Årsavgift: 0 SEK Valutapåslag: 1,75% Poängvärde: 1 p / 1 NOK (0,95% återbäring) Extra kostnader vid poängbokning: Inga Betyg: 5/5 Rekommendation: Köp
3. Nordic Choice Club – Mastercard
Flygpriserna sjunker, men hotellpriserna stiger. Det gör det extra relevant att se sig om efter kreditkort som kan ge bonusnätter istället för bonusflyg. Absolut bäst i kategorin är Nordic Choice Club. Takk, Petter Stordalen! Meget flink. Här bor du gratis från och med 7500 poäng och du får 10 poäng per 100 kronor. Vän av ordning räknar ut att det krävs ett spenderande på 75000 kronor för att bo gratis, men kortet ska snarare ses som ett sätt att nå poäng snabbare om man ändå bor på Choice Hotels då och då, eftersom du direkt får silverstatus. Dessutom 20% extrapoäng per vistelse (10% för silverstatus och 10% som en kortbonus) samt en tillgodokupong på 75 kronor per natt i restaurang och bar. Slår man ihop allt detta är kortet mer intressant än de flesta flygkort. En extra eloge för att de rätt ofta har kampanjer som ger dubbla poäng, inte bara på boende utan även på kortanvändande.
Årsavgift: 200 SEK Valutapåslag: 2% Poängvärde: 10 p / 100 SEK (0,7-1,6% återbäring) Extra kostnader vid poängbokning: Inga Betyg: 5/5 (om man spenderar minst 2 nätter per år med Choice) Rekommendation: Köp
4. Coop MedMera Mer – Mastercard
Coop har nyligen försämrat sina villkor på en rad punkter, men är fortfarande en smart produkt. Kortet saknar valutapåslag och kontantuttagsavgift. Det sparar dig mycket huvudvärk, och pengar, utomlands. Du får dock bara 0,5% i återbäring och dessutom har de devalverat värdet på sina poäng betydligt. Tidigare kunde du byta 30 000 Coop-poäng mot 5000 Nordic Choice-poäng. Det innebar att om du spenderade 45 000 kronor med kortet, så fick du en gratisnatt hos Nordic Choice. Med den tidigare återbäringen om 1%, var det alltså smartare att använda Coopkortet för Choicenätter än Choice-kortet självt. Men nu är det ändring på saken och Coop-kunden får spendera 120 000 kronor för samma nöje. Likadant är det med byte till Eurobonuspoäng som blivit dyrare via Coop-kortet eftersom återbäringen halverats. Men Coop-kortet är fortfarande intressant om man handlar på Coop, för då är återbäringen hela 2%. Rekommendationen blir därför att endast handla i Coops butiker med kortet och istället använda det utomlands, i bankomat eller vid e-handel som görs i annan valuta än SEK.
Årsavgift: 348 SEK Poängvärde: 0,5 p / 1 SEK (0,5% återbäring) Extra kostnader vid poängbokning: Ca 20% faktisk devalvering vid byte till olika resepoäng Betyg: 3/5 Rekommendation: Behåll
5. Finnair Plus – Mastercard
Finnair Plus är ett kort jag endast använder i nödfall. Men ibland ger de dubbla poäng och då kan man plocka fram det ur lådan. Du får endast 10 poäng per 100 kronor och du behöver långt mycket fler bonuspoäng när du ska flyga än på exempelvis SAS. Dessutom har alla Oneworld-bolag mage att råna dig på både flygskatt och bränsleavgift när du bokar bonusresa. Detta kan dock faktiskt ändras med tanke på den hårda konkurrens som finns i branschen varför jag behåller mitt kort. En bra tröst är att man konstant flyger för samma poängpris på en viss sträcka oavsett om man bokar tidigt eller sent. Om en flight som kostar 600 kr har gått upp till 2900 kr, kan det vara smart att nyttja poängen. Och man kan faktiskt byta sina poäng mot hotellpoäng och det värdet är ofta mer lukrativt än besparingen på flygbiljetten.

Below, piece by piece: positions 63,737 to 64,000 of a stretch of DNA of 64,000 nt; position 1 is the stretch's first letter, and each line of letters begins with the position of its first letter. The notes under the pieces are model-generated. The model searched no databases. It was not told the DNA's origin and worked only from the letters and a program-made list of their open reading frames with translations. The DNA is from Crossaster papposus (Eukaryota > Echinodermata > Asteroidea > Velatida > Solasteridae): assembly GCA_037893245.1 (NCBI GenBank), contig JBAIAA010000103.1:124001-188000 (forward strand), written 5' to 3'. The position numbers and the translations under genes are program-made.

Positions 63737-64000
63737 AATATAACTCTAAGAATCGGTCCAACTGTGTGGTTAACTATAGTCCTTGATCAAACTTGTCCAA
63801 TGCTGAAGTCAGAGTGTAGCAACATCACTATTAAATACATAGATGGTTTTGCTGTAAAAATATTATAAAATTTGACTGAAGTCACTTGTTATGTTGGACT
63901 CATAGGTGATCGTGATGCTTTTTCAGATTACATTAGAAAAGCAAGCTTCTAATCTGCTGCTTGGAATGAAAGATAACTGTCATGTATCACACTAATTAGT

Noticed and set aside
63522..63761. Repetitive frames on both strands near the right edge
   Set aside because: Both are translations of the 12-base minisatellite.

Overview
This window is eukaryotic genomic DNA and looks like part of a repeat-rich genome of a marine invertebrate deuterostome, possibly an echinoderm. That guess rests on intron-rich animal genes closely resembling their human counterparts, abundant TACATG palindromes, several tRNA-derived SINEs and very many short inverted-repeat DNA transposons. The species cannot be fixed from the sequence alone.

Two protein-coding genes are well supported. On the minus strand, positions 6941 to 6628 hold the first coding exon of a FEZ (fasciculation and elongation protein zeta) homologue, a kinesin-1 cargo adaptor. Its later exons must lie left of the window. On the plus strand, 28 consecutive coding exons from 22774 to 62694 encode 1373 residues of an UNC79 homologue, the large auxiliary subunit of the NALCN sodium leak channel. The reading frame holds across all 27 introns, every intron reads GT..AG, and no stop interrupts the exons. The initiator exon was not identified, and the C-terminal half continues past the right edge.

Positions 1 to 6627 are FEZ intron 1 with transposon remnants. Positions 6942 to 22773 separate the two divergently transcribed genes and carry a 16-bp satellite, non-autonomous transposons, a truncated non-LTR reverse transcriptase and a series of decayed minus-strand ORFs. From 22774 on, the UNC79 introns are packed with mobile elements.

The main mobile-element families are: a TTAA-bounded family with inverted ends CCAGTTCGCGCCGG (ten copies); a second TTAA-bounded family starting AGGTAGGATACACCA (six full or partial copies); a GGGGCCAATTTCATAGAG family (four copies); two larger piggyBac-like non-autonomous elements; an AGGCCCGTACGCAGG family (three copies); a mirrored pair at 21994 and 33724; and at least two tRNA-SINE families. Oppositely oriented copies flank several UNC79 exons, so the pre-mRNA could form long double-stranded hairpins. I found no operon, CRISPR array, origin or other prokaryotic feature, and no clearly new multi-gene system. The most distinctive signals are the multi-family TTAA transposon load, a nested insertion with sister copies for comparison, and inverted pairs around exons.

Årsavgift: 395 SEK Poängvärde: 10 p / 100 SEK (0,4-0,9% återbäring) Extra kostnader vid poängbokning: Flygskatt och bränsleavgift, dock lägre än exempelvis British Airways Betyg: 2/5 Rekommendation: Behåll/avvakta
6. Marginalen Traveller – Mastercard
Marginalen Bank var för 3-4 år sedan en kul uppstickare med generösa poäng på bonusresor, men detta har ändrats. Under 2016 gjordes en omfattande devalvering där en resa till Seattle som tidigare brukade kosta 52 000 poäng plötsligt kostade 96 000. Dessutom ökades både årsavgift och poänginsamling blev ett svårare förehavande eftersom många kampanjer som gav upp till fyrdubbla poäng (exempelvis på internethandel) slopades. I sista sekund bokade jag i alla fall en flight till Seattle innan poängen devalverades, men upplevde till min stora avsmak att Resia (som sköter bokningarna) efter flera upprepade kontakter endast ville föreslå flighter på bolag som inräknade bränsleavgifter i flygskatten. Och i enlighet med villkoren skulle resenären själv betala flygskatt. Flygskatten uppgick till ca 3300 SEK. Hade jag köpt en biljett till Vancouver för vanliga pengar, som ändå var min slutdestination, hade den kostat mig 4400 SEK. Och då hade jag även fått mat på flyget istället för att behöva köpa lunch på Reykjaviks flygplats för 500 spänn. Jag har naturligtvis slängt kortet idag.